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      Very close to his social group, he can sometimes even be clingy. He is very affectionate towards his masters and would give his life to protect them. This dog adores it when his masters take care of him and his tenderness and demonstrations of affection are limitless.

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      Enthusiastic and alert, especially when he spends time with his masters, the Great Dane puppy is particularly playful. This trait will decline with age but this giant dog will always be ready for a game.

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      Certainly one of the most peaceful dogs there is. The Great Dane is patient, discreet, and a calm Olympian.
      Its large size can scare potential adopters, but this dog knows how to go unnoticed despite its build.

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      This mastiff is very intelligent; and understands quickly as long as one takes the time to teach him properly. He has very precise observation skills and analysis capabilities. In terms of education, his desire is to please and delight his master encourages him to quickly execute the various indications he receives.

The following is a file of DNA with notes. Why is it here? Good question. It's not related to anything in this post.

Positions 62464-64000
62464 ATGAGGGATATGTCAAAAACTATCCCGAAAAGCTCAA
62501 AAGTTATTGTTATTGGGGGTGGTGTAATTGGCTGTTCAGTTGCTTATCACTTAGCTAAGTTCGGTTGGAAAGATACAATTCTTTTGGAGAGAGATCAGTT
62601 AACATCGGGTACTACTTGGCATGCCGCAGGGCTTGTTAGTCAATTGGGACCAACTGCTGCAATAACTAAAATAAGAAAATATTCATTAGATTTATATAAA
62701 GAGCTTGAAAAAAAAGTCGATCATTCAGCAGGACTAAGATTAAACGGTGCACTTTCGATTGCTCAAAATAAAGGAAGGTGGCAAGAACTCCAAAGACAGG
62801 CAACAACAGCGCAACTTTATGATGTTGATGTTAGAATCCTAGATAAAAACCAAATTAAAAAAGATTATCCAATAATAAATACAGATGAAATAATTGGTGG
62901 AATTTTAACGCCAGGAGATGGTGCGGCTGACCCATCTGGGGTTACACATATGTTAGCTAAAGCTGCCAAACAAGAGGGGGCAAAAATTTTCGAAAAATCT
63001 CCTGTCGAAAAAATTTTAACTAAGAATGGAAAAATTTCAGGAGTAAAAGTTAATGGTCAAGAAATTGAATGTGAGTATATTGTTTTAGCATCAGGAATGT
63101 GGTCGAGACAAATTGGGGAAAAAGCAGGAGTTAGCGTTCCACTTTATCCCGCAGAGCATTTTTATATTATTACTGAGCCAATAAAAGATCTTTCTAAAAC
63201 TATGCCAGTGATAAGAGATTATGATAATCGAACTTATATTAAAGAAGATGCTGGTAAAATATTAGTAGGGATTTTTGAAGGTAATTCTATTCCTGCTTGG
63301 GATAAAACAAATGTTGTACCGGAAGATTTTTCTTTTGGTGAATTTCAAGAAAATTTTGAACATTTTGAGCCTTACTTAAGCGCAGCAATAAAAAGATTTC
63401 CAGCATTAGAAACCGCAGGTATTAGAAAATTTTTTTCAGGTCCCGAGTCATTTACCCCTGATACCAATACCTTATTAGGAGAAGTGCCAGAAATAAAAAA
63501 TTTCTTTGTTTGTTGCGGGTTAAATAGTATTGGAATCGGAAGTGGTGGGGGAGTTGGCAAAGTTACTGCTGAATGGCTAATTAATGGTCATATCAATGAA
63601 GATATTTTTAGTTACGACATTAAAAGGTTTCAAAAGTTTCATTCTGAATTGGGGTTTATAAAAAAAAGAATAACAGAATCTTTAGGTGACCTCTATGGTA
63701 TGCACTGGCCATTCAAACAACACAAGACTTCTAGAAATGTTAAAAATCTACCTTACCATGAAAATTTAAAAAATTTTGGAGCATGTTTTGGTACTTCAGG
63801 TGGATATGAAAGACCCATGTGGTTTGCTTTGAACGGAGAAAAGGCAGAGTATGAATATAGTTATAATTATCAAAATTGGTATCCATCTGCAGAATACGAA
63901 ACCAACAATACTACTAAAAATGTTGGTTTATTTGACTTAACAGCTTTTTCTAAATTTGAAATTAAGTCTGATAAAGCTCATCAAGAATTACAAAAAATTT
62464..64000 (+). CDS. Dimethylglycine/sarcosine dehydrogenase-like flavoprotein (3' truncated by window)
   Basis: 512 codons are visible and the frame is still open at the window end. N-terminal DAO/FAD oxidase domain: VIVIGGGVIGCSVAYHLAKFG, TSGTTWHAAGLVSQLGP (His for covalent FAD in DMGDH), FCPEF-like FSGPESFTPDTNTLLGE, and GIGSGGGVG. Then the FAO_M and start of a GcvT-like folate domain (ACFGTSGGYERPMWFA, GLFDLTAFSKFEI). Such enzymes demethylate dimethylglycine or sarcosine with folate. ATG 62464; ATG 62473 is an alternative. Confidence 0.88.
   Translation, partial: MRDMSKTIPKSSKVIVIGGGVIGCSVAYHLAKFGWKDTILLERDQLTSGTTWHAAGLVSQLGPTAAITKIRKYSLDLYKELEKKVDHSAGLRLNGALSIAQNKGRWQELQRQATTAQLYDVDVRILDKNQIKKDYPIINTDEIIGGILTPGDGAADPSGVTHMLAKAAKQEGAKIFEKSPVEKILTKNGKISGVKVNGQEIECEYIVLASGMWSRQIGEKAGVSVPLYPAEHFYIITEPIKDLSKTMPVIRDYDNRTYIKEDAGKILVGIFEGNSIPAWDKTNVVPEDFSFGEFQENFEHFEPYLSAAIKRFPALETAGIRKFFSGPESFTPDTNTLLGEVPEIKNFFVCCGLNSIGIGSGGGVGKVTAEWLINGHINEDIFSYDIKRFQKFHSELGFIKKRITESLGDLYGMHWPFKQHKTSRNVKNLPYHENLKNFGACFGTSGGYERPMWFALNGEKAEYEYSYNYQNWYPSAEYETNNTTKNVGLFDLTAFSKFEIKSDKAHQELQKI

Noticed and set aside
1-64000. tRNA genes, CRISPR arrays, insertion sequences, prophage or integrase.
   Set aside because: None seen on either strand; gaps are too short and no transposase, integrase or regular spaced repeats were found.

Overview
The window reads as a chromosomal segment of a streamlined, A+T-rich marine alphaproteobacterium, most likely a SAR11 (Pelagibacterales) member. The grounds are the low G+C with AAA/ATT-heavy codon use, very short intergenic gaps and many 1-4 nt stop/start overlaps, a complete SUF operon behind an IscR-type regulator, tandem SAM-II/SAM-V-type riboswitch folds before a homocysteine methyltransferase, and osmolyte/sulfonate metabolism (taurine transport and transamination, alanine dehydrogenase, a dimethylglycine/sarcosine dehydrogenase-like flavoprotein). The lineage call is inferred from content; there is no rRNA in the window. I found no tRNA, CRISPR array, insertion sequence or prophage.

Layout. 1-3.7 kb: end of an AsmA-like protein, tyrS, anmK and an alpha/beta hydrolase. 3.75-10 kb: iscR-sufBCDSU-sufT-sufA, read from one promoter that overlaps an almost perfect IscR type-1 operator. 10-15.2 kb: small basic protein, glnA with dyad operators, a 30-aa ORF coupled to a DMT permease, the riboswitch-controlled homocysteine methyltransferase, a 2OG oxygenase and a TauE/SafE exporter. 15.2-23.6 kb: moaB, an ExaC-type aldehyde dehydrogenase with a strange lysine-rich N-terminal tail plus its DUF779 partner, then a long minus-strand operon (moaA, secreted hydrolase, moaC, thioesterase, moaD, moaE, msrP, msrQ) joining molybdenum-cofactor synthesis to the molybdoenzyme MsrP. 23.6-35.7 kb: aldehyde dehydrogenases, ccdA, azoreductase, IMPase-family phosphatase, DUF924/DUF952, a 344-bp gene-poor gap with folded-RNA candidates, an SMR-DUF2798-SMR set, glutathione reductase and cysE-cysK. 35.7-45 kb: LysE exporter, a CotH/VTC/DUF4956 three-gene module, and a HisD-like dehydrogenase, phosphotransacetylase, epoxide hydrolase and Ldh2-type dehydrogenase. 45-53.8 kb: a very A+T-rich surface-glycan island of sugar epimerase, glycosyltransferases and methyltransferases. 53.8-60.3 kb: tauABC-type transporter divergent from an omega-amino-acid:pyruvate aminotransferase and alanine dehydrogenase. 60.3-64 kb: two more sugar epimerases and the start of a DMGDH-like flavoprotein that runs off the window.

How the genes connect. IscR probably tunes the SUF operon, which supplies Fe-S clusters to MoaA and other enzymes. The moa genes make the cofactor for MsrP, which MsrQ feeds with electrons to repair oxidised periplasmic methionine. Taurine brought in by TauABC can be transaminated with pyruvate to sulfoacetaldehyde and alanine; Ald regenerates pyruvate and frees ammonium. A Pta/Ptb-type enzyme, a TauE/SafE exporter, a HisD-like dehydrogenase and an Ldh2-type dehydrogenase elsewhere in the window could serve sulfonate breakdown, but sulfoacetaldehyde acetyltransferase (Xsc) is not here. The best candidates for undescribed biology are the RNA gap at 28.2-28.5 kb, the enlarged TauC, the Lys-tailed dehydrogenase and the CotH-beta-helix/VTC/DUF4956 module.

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      Initially, the Great Dane was used for hunting games. In the Middle Ages, he accompanied men to hunt boars, bulls, bears or deer. Therefore, he retains a certain predatory instinct - but it is not excessive or unmanageable. Nowadays, this dog is valued for his good personality and noble stature.

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      Fearful / wary of strangers

      This giant dog may be very friendly with his regular entourage; however, he keeps a certain reserve when in the presence of strangers. He analyses with great objectivity the potential danger of the person he has in front of him. He will always place himself between what he considers a possible threat and his master.

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      The largest dog in the world is brave, but he is anything but independent since he relies heavily on his master. If he feels that he can trust his owner, he considers him to be his go-to and will avoid contradicting him.